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A Family Legacy to Hematology: The Elo Giblett Endowed Professorship
As children, Leslie Giblett and her siblings went to their Aunt Elo’s house every Sunday. Leslie’s siblings were a little afraid of their aunt — her lab coat, her experiments, her jokes (made in Latin).
Not Leslie. She and her aunt got along famously. Elo helped Leslie with her math and science homework. They visited Puget Sound Blood Center, Elo’s professional home, where Leslie played with the centrifuge. When Leslie was working on a school report on weather, Elo helped her rig a weather balloon. The resulting information on temperature, collected every two hours and presented in graph form, astonished Leslie’s elementary school teacher.
This isn’t a typical family story. Then again, most families do not number scientific giants among their members. Eloise Giblett, M.S. ’47, M.D. ’51, Fel. ’55, was a UW research professor of medicine in the Division of Hematology, a member of the National Academy of Sciences, a Nobel Prize nominee, a pioneering genetic scientist and a perfectionist. “Elo was an amazing human being, a wonderful person. She also happened to be one our school’s first female graduates,” says Paul G. Ramsey, M.D., CEO of UW Medicine. “She set a very high standard — for all of us.”
Janis L. Abkowitz, M.D., UW professor of medicine, head of UW Medicine’s Division of Hematology, and holder of the Clement A. Finch, M.D. Endowed Professorship in Hematology, remembers the first time she met Dr. Giblett. Abkowitz was interviewing for a fellowship when then-division head Clem Finch, M.D., told her she had to meet Giblett — immediately. “He put me in a cab to the blood center,” she says. (Dr. Giblett served as the head of immunogenetics at Puget Sound Blood Center from 1955 to 1979 and as executive director from 1980 to 1987.)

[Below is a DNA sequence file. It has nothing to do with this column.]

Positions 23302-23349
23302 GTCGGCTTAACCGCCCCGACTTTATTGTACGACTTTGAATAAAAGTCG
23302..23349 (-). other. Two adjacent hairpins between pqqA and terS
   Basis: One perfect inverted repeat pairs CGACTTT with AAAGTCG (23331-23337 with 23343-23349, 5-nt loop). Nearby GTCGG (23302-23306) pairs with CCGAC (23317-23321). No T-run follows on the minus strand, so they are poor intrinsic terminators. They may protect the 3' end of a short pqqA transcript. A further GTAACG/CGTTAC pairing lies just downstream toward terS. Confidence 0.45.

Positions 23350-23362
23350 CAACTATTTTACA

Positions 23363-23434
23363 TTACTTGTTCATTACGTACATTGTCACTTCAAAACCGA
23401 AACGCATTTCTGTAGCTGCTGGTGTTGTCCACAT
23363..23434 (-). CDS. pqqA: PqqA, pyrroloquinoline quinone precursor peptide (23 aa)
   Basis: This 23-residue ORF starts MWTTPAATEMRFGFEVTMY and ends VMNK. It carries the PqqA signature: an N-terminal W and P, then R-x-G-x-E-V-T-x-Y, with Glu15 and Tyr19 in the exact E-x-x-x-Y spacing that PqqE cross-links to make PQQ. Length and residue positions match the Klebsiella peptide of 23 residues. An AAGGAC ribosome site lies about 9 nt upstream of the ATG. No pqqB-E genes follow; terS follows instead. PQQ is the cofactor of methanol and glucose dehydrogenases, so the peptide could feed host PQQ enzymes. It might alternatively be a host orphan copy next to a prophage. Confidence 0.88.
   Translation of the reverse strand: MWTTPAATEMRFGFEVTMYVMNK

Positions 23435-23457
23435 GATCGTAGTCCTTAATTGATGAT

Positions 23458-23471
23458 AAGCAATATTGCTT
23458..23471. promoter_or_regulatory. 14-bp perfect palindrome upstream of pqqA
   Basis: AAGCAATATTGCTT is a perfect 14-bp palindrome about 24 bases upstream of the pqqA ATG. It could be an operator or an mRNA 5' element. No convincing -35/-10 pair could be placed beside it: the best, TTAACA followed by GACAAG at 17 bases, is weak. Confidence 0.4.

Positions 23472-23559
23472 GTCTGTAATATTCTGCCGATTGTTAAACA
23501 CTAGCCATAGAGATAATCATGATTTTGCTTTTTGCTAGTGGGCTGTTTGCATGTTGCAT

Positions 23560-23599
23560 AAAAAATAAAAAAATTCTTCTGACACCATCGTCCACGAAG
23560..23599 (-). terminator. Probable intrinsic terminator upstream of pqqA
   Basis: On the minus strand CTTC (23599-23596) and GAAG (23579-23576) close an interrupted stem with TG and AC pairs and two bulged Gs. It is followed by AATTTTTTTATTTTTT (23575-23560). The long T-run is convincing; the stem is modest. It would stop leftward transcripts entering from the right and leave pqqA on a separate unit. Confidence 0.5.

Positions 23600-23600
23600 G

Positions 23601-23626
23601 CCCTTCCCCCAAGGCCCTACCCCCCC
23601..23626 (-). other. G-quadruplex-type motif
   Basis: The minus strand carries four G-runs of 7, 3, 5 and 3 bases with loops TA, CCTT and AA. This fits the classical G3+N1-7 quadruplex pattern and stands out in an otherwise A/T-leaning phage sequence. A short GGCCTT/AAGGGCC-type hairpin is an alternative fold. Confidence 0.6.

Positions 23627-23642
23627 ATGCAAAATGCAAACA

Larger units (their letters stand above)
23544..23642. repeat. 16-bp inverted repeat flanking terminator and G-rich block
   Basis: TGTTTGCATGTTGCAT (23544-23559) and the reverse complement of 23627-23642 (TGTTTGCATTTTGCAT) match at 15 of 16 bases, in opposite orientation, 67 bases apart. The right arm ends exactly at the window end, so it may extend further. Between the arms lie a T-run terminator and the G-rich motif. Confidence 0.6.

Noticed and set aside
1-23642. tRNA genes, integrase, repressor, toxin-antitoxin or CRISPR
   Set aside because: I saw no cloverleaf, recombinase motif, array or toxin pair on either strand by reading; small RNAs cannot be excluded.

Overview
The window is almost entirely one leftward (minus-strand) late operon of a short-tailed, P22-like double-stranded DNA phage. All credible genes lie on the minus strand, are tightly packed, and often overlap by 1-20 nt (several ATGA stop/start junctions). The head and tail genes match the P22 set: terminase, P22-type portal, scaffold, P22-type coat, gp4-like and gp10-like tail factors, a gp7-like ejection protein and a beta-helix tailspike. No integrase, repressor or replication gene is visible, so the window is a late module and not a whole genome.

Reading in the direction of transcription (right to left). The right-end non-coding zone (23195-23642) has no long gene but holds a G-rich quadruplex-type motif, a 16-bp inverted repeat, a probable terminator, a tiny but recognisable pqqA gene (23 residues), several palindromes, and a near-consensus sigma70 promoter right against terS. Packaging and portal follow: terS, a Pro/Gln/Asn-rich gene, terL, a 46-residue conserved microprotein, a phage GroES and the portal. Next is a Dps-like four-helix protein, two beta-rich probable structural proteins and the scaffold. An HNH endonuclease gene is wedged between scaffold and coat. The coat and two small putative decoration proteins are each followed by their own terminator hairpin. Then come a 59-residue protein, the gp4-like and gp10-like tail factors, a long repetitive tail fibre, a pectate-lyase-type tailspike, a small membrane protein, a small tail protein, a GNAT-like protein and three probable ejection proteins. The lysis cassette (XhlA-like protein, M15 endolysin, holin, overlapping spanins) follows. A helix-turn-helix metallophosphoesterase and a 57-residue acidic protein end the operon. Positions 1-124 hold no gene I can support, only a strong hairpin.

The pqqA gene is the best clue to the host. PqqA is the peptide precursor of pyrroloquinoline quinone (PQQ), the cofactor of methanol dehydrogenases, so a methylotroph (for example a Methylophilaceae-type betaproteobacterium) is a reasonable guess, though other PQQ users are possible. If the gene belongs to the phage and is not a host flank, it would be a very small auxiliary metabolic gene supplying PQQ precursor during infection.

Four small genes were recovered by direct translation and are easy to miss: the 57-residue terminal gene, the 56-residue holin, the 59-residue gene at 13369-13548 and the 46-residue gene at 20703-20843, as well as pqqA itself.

Giblett was a “rigorous scientist, very creative in the way she applied methods to new science areas,” says Abkowitz, and her work has had lasting impact. Dr. Giblett discovered the first genetic immunodeficiency disorder. In addition, her study of red cell antigens led to safer transfusion of red blood cells as well as a new understanding of the cells’ variations. “She really launched the field of genetic diversity,” says Abkowitz.
With the help of her niece Leslie, Eloise Giblett is leaving another legacy in the Division of Hematology: the Elo Giblett Endowed Professorship.
Leslie remembers some of the conversations she had with her aunt 20 years ago, when Dr. Giblett first began thinking about her will. “The University of Washington had meant so much to her,” recalls Leslie. When Elo asked Leslie what she thought she should do with her estate, Leslie replied: “I think you should leave them a bunch of money.”
Dr. Giblett followed her niece’s advice, leaving a planned gift to the School of Medicine. Later, realizing that the amount wasn’t going to reach the minimum needed to create a professorship, Leslie, a former Microsoft employee, stepped in with the remainder.
“Leslie is tremendous,” says Abkowitz. “Professorships are really helpful to us — they give us flexible funds to support a person and to support divisional efforts.”
Giving to the professorship was a simple decision for Leslie Giblett. She hopes the funding will draw people of her aunt’s caliber to UW Medicine. The gift is also a measure of simple, deep affection.
“I felt that it was really important to remember Elo,” says Leslie.